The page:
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D IS FIGUEED BUT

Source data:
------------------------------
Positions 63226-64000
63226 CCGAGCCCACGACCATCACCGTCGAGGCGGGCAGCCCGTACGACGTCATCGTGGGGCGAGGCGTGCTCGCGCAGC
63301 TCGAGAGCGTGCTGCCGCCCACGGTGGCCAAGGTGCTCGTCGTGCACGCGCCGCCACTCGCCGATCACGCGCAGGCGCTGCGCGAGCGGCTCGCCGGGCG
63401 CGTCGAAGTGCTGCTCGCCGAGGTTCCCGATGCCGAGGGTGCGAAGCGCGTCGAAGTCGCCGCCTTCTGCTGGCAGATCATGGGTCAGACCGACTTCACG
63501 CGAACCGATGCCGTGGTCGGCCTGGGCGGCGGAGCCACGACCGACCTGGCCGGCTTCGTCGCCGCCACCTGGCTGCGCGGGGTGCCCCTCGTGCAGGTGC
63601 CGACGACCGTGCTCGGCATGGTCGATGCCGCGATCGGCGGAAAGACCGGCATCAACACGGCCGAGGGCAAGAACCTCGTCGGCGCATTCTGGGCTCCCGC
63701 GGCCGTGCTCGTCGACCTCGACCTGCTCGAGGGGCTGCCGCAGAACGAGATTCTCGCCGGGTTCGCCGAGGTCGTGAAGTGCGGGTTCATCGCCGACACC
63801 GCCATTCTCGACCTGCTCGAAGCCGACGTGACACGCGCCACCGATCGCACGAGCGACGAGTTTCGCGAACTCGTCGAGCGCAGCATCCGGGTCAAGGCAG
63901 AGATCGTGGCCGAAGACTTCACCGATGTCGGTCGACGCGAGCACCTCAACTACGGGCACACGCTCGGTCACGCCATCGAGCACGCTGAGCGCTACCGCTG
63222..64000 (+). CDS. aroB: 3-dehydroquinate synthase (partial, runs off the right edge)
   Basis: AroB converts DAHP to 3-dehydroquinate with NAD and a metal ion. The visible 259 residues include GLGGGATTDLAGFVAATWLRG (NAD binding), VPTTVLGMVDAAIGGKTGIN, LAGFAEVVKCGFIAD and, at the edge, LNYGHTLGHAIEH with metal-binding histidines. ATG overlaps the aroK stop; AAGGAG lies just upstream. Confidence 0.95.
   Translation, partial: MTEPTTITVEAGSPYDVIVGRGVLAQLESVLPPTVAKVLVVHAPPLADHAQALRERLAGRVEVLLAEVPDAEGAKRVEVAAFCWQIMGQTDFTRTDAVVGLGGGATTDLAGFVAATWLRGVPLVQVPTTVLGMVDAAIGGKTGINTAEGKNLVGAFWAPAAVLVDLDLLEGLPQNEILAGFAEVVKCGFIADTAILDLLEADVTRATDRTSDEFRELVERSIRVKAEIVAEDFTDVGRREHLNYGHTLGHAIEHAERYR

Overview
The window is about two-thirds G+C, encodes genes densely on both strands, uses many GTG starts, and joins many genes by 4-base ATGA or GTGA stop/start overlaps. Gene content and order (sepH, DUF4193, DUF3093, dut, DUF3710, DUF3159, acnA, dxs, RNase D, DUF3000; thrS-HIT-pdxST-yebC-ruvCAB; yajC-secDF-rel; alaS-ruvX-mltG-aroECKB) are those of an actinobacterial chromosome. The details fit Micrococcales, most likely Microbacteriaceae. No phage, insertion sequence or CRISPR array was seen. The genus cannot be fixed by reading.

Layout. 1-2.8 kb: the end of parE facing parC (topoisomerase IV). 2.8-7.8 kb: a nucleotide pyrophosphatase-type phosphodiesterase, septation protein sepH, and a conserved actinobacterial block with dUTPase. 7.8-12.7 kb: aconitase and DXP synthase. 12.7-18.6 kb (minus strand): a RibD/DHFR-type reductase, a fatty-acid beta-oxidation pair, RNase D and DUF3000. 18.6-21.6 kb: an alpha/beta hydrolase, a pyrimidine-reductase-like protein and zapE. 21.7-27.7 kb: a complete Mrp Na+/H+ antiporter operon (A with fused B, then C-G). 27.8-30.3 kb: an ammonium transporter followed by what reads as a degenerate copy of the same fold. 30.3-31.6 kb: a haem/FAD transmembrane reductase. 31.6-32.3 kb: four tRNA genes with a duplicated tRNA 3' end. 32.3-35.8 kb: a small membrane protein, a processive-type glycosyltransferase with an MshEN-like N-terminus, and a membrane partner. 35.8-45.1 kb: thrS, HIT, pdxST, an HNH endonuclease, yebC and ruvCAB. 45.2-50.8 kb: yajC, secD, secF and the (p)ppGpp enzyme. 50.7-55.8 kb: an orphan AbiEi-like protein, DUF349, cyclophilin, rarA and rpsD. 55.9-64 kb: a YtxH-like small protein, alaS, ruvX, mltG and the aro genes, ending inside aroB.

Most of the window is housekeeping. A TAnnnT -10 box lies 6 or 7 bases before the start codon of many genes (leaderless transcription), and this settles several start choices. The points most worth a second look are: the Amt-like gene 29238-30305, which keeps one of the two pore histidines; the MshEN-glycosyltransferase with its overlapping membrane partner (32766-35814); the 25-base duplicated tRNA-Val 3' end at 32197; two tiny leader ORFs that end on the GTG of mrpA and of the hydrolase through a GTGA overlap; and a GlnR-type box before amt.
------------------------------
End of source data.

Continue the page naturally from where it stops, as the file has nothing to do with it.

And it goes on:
STILL IN THE RING WILL RESUME NORMAL SlZE SOON. Independent in All Things. VOL. XXIX. YUMA, ARIZONA, WEDNESDAY, AUGUST 8, 1900. NO. 39 ARIZONA SF?TT"7fTIZJT Probate Notice. In the Probate Court of the County of Yuma? Territory of Arizoua: In the matter of the. Estate of) M . Frederick Bock, Deceased. J iNotlce Upon reading and filing the petition of L. F. Bradshaw, showing that one Frederick Buck died intestate on or about the 23rd day ot July, 1900, in this county, possessed of property in this county, consisting of an undivided one sixth interest in the Gold Leaf mining claim, in the Plomosa mining district, Yuma county, and that said property is liable to be a total loss to said estate h it is not properly cared for; and prayiny that the said L. F. Bradshaw be ap pointed administrator of said estate. It is hereby ordered that Monday, the 20th day of August, 1900, at the hour ol 10 o'clock a. m. of said day, at the court room of this court, in the court housi of this county.be and the same is ap pointed the time and place when and where said petition will be heard, and when and where any person interested may appear and show cause, if any there be, why said petition should no'i be granted. Dated this 7th day ot August, 1903. SealJ A. t RANK, Clerk of Probate Court. Advertised Letters. List of letters remaining unclaiin ed in the Yuma postoffice for the week ending Augusts, 1900. Manuel AUehde, Ora Fairfax, Matilde Gonzales, Chas. Gardner, Rob Lynch, Bert McFarland, Do lores B. Ochoa, Donald Waters. Persons calling for above letters will please say "advertised." R. H. Chandler, P. M. LOCAL NOT1S. Who's complaining of this weath er? Dan Devore of Fortuua is in, Yuma today. Mr. and Mrs. C. K. Clarke are stopping at the S. P. Hotel. L. W. Alexander, postmaster at Kofa, was a visitor in Yuma Sunday. Matt Perry is in town today from his mining properties in Pima county. Henry Linn, the dredger man, returned the first of the week from Los Angeles. F. A. Stevens of the King trans-1 acted business in Yuma the first 1 part of the week. ,i i Chas. Co well and Frank Guerra j left this morning for Tyson's Wells on mining business. Mrs. Dr. Cotter le'ft last week for San Jose, to visit with relatives and friends for a month. Mr. and Mrs. J. E. Crouch have returned to Mohawk, after a couple I of months spent in Yuma. A. H. Sliebitz of the Los Angeles brewer' was in Yuma the first part of the week on a business mission. Tom Hamilton of Ehrenberg was in Yuma Sunday, being en route to the east on a visit to his old home. Mr. Hamilton has recently made several advantageous mining deals and is now prepared to enjoy the fruits of ceaseless labor. T. M. Dtenan returned Sunday from Los Angeles, where he has been rusticating for the past two weeks. Captain Polhamus w.as in town last week from the Needles. The captain returned the first part of the week. Miss Susie De La Ossa returned Monday evening from the coast, where she has been visiting for the past two months. Material is being placed on the oround for the reconstruction of the Reception, which was destroyed by the recent fire. The Yuma Water and Light com- pany has donated $100 to the fire boys instead of $50, as reported in last week's Sentinel. 1 Since the burning af the Ven dome, Billy Dunne has resumed business in the building formerly occupied by the Palace saloon. Louie Iaeger of the S. P. Hotel donned his best bib and tucker this .1 Jnnm fnl f - o cmniirn day. ! F. L. Bailey, who has occur ied the position of drug clerk in Dr. Cotter's establishment for the past j six months, will leave shortly Minas Prietas, Mexico, where goes to till a similar position. Ym. J. Hauser and Josie for j he I o M. Cowan, bo Mi of Los Angeles were i married Monday morning at the res- J idence of Mr. and Mrs. W. E. Mar vin, Judge Thurlow officiating. Mr. Hauser is a brother of Albert Hau ser of Yuma. The sweetest, grandest, most glor ious thing in the new capitol of Arizona, is the flag of the Rough' Riders. It is bullet riven and war worn, but it represents the glory and patriotism of Arizona's soldier boys and the loyalty and liberty loving propensities of the women of Phoenix. The flag will be in- closed in a glass case ana win sleep j undisturbed till the voice of the nation reaches Arizona in a call for men to carry the country's flag to the Orient. P. G. Benson, an old and well known citizen of Yuma county, was found dead this morning at his home in the Colorado valley. De ceased was about sixty years old and has been a resident of Yuma county for a number of years. Mr. Benson was a confederate soldier during the rebellion and was al most deaf, the infirmity having been caused by sleeping under a roaring cannon on the confederate firing line. Judge Werninger and jury held a coroner's inquest over the remains this morning. ' 1111)11111111 CtliLl UC UIU IC i" u-j - . 1 rr , , , . to have grert hopes that Governor at Santa Monica. If not lost in the rw . L a , Murphv will step in at the last mo sluifflfi. Mr. fae?er will return iSun-1 c - . r , . Judge Frank informs us that the county school examination will be held at the school house on the first Monday in September. The weather bulletin reports on Yuma weather and crops as follows: Harrisburg Very warm; no rain, but cloudy. Rain needed badly. Grass short. Cattle in poor condi tion. Yuma Highest temperature, 109; lowest, 73. Precipitation trace. They Still Hope. The death watch has been set over the Haldermau brothers and they are closely watched- by special guards. The watch is divided into two shifts each working eight hours. The condemned men have not lost hope and seem to keep up well un der the intense -strain. What they will do or how they will act when the last hope is gone and they are face to face with inevitable death a.mot be gues:ed. Thus far they have asked for no religious consolation and no clergy man has visited them. They seem ment and save their necks from the noose. Citizen. The sultan of Turkey should put the Chinese situation in his chibouk and smoke it. . The silence in Pekin can be cut I with a knife. Due clamor at Shan?- hfti rmnld nrotitoLhl v he nared down & ' The news from China demon, strates Jhat in the matter of first class lying the Chinaman is not much behind the Zulu. With a Populist head and a plucked tail, it will be hard to con vince the country this fall that the Democratic rooster is not a capon. Hoodlums in tnis country who at tack Chinamen are no better than "Boxers" in China and they ought to be Dunished to the full extent of Altgeld says that "Roosevelt has strutted himself to death." The difference with Altgeld is he is too dead to strut and always lacked brains to superintend the operation. Adlai Stevenson is the missing link between Cleveland and Bryan and as such should claim attention from the political antheopologist. He has been the sponge carrier for both. Automobiles can be propelled at a cost of two cents per mile by liquid air. What a wonderful source of power Bryan would be if his 16 to 1 speeches could be converted from the original wind into liquid air. With McKicley on the elephant and Teddy on the mustang almost any kind of a race may result Sweepstakes are posted and Bryan and his mule and Adlai and his turtle are especially challenged. The "yellow" newspapers rush into prominence again through the Chinese trouble. Massacre after massacre has been painted in lurid and yellow tints. But then the imperial color in China is yellow. William of Lincoln, beware of the daj', when William of Canton in battle array, goes after thy scalp in a second affray, and brings home thy hide in the twilight gray and again on the back fence hides it awav. Russia gets into the international chess game in China early in the day for a country whose ruler has announced that he is not out for conquest and whose universal peace conference has so recently attracted attention. The index finger of Republican prosperity points with pride to the fact that under the Dingley tariff. the customs .re venue has risen from $149,000,000 to $244,000,000 a year. The Democraticindex finger of scorn -has disappeared. Ever' day brings the report of one or more lynchings somewhere in the United States, generally in the south and the victim a negro. The Chinese boxer can place his thumb' on his nose, twiddle his fingers and say "you're another." The Yankees of the east and the Yankees of the west made a rally to gether at Tien Tsin and assisted largely in the capture of the city. On the Japanese and Americans de pends largely the settlement of the great eastern question. Li Hung Chang and his peacock feathers are in Peking. It remains to be seen whether the "Grand Old Man" of China can bring order out of chaos. Perhaps the Boxers may be able to say "you could have knocked me down with a feather." In addition to following trade Old Glory now follows the Ameri can citizen all over the world. There are American citizens shut up in Pekin in danger of massacre. Old Glory is on the way there and if the other flags halt Old Glory will go it alone. Admiral Dewey is taking the fever of unrest now and wants to take command of a war vessel again. There is where he can be emperor, king or czar and the people will heartily applaud. It's a shame the hero fell into the hands of political huoksters and society fools.